May 9, 2010 fm

7 Lessons Learned from a Spring Retreat

El Puig de la Balma is one of those XII century pearls of Spanish-Catalan rural tourism you will never hear about, and if you happen to discover it once you always want to come back.

On May 7 and 8 2010, El Puig de la Balma served as our second time venue for our Toastmasters Spring Retreat of the Barcelona clubs. In the end we were 19 people and, frankly, I think it’s been one of the best educational and entertaining experiences of my life – if not the best. I will share with you some lessons learned during this fantastic retreat…

Lesson 1: Be happy with those who attend

At any wedding, at any party, at any Toastmasters Spring Retreat there will always be those 10% last minute no-shows. You feel angry about it. You feel disappointed. Don’t – it seems to be a social rule. I recommend you take this into consideration from the beginning. Just subtract 10% of the total number of participants upfront and plan with those numbers. In the end, I always say it, it’s like at a wedding: be happy with those who attend and don’t think about those who didn’t show up.

Lesson 2: Split the group into subgroups

The highlight of our agenda was The Play (see below) which required us, from the start, to split the group into three subgroups of six. The entire event was embossed by a charming competition between these three groups. We did not only use them for The Play, but also for games. In terms of team-building it worked  wonderfully.

Lesson 3: Games with involvement

Jeff, my co-organizer brought up a great game. Everyone had to scribble two famous figures (fictional and non-fictional) on two pieces of paper. We then split into our three groups. The game consisted of three rounds.

First round: A member of a group had to describe the famous person mentioned on the piece of paper. S/he would have 30 seconds. Every correct guess by his/her team got them a point. After 30 seconds it was the next group’s turn. We continued until all papers were used.

Second round: Same as before, but now the person could only say one word, e.g. “Virgin” for Madonna or “Cheops” for Cleopatra.

Third round: Now the person in charge was only allowed to act.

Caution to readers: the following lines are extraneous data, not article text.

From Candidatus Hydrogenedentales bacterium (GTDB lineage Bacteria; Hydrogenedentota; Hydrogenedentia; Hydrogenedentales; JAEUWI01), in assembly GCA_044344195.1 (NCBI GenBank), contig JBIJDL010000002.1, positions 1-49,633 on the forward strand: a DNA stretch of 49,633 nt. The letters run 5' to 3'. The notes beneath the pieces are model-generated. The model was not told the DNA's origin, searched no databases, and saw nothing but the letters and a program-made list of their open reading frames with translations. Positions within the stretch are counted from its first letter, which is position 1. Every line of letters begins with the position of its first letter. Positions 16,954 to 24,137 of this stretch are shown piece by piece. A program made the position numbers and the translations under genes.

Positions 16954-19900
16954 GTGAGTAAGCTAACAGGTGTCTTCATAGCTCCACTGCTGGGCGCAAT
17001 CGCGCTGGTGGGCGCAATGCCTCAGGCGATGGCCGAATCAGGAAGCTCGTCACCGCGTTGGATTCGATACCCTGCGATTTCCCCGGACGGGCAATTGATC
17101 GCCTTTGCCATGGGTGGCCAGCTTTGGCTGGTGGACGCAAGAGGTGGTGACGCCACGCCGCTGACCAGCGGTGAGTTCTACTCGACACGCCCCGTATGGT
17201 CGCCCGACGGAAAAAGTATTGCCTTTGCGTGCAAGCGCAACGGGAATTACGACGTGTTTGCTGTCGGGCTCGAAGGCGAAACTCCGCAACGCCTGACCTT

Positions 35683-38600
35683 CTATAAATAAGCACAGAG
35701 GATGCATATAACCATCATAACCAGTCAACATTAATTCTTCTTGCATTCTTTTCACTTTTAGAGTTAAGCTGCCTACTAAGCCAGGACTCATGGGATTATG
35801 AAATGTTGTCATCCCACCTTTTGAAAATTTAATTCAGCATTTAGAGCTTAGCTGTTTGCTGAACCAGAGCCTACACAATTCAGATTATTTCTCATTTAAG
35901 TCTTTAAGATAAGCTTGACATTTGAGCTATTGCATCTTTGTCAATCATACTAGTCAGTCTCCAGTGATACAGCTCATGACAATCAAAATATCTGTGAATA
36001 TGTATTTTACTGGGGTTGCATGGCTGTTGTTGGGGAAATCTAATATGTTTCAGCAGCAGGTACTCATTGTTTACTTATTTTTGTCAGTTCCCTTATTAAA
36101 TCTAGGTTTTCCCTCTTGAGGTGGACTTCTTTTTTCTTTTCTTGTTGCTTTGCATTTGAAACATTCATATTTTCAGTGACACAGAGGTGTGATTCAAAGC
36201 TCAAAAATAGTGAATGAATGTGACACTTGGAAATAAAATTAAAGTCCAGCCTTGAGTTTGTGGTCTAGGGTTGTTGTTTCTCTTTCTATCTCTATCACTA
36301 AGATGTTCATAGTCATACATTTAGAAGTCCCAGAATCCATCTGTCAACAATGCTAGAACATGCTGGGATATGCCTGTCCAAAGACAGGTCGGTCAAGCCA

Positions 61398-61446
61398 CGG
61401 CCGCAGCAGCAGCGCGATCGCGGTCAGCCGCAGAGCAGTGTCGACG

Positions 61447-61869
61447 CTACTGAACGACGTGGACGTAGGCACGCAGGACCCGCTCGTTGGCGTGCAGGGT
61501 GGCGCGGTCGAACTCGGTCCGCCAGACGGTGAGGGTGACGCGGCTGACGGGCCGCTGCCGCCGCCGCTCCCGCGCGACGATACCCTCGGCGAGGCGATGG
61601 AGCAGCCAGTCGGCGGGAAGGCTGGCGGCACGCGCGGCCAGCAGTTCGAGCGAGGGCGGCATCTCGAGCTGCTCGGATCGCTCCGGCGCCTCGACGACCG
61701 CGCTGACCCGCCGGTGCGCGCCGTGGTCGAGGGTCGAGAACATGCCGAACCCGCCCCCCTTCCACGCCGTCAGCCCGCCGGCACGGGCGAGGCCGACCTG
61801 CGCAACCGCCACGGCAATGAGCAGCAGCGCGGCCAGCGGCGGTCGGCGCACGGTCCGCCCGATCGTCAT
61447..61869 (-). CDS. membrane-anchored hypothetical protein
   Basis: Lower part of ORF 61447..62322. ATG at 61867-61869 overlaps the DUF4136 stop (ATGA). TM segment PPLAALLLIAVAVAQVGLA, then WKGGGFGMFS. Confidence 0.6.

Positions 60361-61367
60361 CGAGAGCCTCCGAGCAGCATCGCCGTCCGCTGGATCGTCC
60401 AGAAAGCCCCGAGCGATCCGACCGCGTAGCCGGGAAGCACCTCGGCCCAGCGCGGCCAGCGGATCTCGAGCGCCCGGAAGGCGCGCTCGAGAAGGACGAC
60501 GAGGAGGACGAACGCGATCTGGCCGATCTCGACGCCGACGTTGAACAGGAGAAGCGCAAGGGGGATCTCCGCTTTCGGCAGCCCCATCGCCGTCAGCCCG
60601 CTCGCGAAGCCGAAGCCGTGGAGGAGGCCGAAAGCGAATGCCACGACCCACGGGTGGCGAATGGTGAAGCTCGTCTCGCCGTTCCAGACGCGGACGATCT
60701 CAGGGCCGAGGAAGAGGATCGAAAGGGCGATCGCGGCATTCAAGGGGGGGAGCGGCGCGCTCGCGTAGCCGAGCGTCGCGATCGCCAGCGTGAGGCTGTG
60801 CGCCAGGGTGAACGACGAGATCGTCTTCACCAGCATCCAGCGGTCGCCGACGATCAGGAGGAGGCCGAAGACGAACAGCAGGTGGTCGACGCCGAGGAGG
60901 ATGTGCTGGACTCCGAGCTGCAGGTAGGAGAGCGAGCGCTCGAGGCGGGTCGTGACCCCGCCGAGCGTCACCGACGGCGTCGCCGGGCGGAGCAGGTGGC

It was a hilarious game. Everybody loved it because everyone had contributed to it by providing names of famous people. Involve your participants!

Lesson 4: Choose the right venue

It’s easy to say that when you have found such a historical treasure as we have. But in general it’s true. The success of your event depends a lot on the choice of your venue. We all are used to city life. After having done this two times now in two different rural locations, I would always go for that option. Far away from any civilization people are forced to stick together. But they love it! It’s an escape from our everyday life. We need this once in a while. Don’t start looking for city venues – go for nature, go back to the roots!

El Puig de la Balma

Lesson 5: Karaoke is king

In every group of people there is at least one Karaoke fan. In our case he is called Kai. It started on Friday night at 1am and lasted till 4am. Everyone sang, everyone was involved, everyone had so much fun. By the time “My Way” concluded the session after “We are the Champions” had boiled our emotions, we all agreed that Karaoke is king!

Lesson 6: People want to learn something

Our retreat was – above all – a fun activity. Nevertheless, people love to learn something new. It makes them feel that they invested their free time well. In our case we had two educational sessions. Using a topic that everyone can relate to I showed them how to create a wedding speech in just a couple of minutes. You can learn more about the methodology which applies to literally any speech topic inThe Seven Minute Star, “Step 8: No Parthenon”. Jo Ann from Jamaica gave us an incredible educational lecture providing 8 tips on how to master the Cold Call. We didn’t pass out feedback forms evaluating the retreat, but I’m sure the educational sessions would have ranked at a top position. People love to learn something new.

Lesson 7: The best team-building ever

During a KPMG summer retreat we once had to create a dance choreography in groups of 12. The dance was to be performed by the end of the day. Nobody told us when to practice and how to practice. But in the end we acted as one team and performed a hell of a dance!

For our retreat I borrowed the methodology, but changed the subject. We are public speakers, and public speakers are very close to acting in several ways. I decided to write a script for a short play. Jeff, my co-organizer, liked the idea a lot and contributed to it once the play had been drafted.

The 10-minute play called “Beautiful Barcelona” had 4 acts/scenes and featured 11 characters – The Tourist Couple, The Captain, The Bachelor, The Transsexual, The Hooker, The Politician, The Butifarra, The Waiter, The Barça Player, and The Ghost of Gaudí.

During Friday night’s dinner each participant received the script including instructions and a description of the cast characters. From that moment on our three groups acted as robust entities. When the groups finally perfomed the play 20 hours later it was palpable that this must have been one of the best team-buidlings ever.

Better is the enemy of good

Voltaire had a point there; it will be hard to create an even better Spring Retreat next year. But it doesn’t matter. At Toastmasters we always try to give the best we can and everyone acknowledges it. This positive spirit is what I love most about our great organization. We had a fantastic time in El Puig de la Balma and Tomás, the owner, is happy that we will return in 2011 to have yet another fantastic Spring Retreat far away from civilization.

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